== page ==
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Leading journalists call 2nd Amendment an anachronism — but spare Zionism

on 40 Comments

There has never been a better time to be a media critic of the gun lobby, gun culture, and the National Rifle Association. The massacre in Las Vegas, at a country music festival, has got the gun lobby on its back foot for once, and we all hope that the rightwing’s instant concession on “bump stocks” (which convert a semi-automatic rifle to an automatic) will lead to more concessions, and end the stranglehold of the gun lobby over legislatures.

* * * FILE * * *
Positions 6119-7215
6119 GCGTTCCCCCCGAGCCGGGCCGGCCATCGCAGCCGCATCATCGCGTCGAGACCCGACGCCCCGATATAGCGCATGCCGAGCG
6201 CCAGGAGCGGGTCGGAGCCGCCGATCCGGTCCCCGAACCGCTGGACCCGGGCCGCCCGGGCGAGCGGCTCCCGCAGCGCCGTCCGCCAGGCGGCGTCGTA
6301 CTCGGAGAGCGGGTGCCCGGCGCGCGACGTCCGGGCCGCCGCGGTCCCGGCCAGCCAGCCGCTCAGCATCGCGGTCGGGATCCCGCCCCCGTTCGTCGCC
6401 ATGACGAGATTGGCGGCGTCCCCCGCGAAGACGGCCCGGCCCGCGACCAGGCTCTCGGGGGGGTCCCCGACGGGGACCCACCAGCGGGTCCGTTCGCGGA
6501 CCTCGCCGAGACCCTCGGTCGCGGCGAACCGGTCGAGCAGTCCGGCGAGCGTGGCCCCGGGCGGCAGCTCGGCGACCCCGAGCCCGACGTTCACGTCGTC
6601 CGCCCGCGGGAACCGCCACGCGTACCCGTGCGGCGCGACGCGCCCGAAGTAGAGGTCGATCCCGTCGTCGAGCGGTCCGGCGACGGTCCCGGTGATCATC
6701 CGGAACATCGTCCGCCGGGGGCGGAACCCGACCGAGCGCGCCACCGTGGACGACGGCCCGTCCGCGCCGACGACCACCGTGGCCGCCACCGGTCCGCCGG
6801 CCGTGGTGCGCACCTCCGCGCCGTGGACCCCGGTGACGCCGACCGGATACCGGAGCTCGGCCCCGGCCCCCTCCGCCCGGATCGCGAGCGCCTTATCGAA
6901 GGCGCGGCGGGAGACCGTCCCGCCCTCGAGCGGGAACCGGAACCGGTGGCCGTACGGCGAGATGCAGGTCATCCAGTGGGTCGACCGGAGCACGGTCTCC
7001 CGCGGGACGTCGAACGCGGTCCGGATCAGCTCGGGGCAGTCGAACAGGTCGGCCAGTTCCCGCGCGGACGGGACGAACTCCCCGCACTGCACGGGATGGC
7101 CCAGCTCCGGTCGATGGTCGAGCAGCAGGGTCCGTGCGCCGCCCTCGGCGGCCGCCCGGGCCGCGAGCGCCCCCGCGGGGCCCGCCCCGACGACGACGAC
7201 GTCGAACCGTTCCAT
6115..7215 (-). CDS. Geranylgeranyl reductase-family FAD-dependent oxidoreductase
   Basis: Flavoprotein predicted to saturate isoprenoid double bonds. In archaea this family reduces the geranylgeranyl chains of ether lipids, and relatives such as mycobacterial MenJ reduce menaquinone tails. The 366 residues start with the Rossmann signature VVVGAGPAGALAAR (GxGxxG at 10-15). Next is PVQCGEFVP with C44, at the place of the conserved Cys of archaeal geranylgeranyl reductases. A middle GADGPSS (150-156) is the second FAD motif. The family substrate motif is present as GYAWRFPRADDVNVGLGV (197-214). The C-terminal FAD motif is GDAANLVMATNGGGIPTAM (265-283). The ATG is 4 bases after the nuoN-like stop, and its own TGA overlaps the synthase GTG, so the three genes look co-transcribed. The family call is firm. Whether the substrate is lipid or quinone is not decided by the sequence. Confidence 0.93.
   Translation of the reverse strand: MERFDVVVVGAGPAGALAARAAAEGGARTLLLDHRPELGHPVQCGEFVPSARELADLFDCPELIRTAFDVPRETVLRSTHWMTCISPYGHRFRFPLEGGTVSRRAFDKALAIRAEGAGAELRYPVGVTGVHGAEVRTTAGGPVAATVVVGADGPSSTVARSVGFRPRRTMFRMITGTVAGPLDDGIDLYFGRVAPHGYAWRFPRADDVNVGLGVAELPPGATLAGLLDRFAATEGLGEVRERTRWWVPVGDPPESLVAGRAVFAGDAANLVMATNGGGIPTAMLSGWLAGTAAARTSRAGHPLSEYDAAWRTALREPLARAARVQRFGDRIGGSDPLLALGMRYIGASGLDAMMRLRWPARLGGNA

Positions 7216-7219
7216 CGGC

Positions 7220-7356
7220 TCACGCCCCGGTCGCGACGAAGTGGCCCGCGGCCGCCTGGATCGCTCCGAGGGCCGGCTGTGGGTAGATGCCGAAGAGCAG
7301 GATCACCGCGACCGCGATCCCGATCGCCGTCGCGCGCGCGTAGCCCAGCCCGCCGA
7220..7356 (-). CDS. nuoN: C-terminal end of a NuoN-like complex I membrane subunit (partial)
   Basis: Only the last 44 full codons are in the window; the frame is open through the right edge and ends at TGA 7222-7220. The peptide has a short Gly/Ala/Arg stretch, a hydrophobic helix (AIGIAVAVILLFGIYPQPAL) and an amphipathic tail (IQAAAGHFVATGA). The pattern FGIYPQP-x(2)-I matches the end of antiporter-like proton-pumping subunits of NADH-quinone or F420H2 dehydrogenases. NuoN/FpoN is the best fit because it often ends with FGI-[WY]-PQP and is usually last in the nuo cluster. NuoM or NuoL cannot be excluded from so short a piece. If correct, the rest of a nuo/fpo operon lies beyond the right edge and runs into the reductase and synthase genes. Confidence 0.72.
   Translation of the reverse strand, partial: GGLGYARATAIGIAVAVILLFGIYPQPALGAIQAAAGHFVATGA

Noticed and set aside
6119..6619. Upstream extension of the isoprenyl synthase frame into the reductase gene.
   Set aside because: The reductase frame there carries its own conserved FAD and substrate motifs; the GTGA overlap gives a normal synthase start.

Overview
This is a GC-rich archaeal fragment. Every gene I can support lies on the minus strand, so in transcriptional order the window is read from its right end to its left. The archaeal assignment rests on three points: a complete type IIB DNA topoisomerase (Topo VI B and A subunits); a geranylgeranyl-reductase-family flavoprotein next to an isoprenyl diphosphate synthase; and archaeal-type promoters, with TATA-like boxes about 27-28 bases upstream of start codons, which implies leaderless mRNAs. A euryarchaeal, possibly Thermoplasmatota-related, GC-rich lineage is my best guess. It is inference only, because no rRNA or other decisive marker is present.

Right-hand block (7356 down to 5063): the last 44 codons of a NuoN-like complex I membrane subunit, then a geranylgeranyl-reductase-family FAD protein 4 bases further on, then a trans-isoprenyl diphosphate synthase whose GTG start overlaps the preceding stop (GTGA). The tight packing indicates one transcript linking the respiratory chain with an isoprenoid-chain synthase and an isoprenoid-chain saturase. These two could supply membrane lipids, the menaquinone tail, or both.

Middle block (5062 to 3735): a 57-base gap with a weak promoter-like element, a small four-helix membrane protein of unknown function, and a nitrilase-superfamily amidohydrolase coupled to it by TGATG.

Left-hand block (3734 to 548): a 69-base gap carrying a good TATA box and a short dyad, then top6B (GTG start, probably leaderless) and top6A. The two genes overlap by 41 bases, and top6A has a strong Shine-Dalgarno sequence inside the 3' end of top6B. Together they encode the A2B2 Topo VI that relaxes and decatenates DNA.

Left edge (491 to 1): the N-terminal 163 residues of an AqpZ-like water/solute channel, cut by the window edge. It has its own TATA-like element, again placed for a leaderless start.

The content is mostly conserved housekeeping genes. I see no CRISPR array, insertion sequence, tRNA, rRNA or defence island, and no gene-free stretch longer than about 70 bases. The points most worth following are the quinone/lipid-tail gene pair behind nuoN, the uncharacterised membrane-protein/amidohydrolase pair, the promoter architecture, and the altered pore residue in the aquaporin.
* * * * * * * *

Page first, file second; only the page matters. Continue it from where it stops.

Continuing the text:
Every time I turn on National Public Radio these days there is an inquisition into the gun lobby. On Fresh Air, Terry Gross asks over and over how the lobby derives its power and what is the NRA’s latest agenda? Variations of the term gun lobby echoed 18 times.

So I’ve interviewed a lot of people about the NRA, and I still don’t really understand why do they have the power that they have? I mean, I know they represent the gun industry. Is the gun industry, like, that big and that powerful? I know they represent gun owners, but a lot of gun owners are also really concerned about gun safety…. What’s – what’s your understanding of, like, why do they have so much power?

On the weekly political dialogue on NPR yesterday, E.J. Dionne and David Brooks disagreed over whether the nefarious gun lobby is a political machine that can be taken on and defeated, or the expression of an oppositional cultural force ingrained in American life. Brooks took the latter position (which I find persuasive):